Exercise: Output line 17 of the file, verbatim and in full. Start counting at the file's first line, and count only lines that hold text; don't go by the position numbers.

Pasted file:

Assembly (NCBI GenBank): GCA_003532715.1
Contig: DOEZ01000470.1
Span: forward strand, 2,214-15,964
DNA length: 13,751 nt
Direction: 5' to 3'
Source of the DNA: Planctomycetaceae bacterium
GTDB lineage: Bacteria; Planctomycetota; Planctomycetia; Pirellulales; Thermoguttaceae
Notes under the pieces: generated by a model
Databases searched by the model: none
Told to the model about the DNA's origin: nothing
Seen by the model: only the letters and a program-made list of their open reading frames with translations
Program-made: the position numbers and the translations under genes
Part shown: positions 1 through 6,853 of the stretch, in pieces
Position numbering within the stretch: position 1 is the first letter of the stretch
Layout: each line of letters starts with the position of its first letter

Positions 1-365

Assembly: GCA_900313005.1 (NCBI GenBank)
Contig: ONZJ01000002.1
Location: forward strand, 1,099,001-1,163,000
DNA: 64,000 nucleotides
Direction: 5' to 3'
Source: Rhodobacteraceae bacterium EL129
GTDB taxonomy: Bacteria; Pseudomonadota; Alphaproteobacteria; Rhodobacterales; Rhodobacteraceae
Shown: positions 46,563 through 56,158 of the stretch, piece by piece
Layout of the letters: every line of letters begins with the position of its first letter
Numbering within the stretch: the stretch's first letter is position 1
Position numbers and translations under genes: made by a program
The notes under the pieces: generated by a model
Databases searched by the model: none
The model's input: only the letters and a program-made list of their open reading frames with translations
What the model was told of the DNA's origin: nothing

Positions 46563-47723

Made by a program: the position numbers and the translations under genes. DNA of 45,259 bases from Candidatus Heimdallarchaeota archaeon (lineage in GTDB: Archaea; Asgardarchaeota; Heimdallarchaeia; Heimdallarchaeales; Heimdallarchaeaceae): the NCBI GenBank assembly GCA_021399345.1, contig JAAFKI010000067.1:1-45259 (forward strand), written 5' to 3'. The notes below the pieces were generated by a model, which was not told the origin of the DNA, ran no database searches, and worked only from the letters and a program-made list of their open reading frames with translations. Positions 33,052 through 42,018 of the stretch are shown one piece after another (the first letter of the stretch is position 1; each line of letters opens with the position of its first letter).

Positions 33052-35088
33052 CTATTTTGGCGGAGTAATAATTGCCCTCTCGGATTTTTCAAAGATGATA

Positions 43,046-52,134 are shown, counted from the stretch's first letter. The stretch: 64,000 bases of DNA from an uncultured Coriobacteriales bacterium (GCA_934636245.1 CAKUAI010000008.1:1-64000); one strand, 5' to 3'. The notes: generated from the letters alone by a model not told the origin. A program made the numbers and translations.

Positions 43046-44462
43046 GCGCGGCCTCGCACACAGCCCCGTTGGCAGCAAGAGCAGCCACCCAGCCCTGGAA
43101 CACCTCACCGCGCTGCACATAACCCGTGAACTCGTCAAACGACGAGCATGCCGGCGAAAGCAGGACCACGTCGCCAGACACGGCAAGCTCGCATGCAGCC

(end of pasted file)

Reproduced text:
Assembly: GCA_900313005.1 (NCBI GenBank)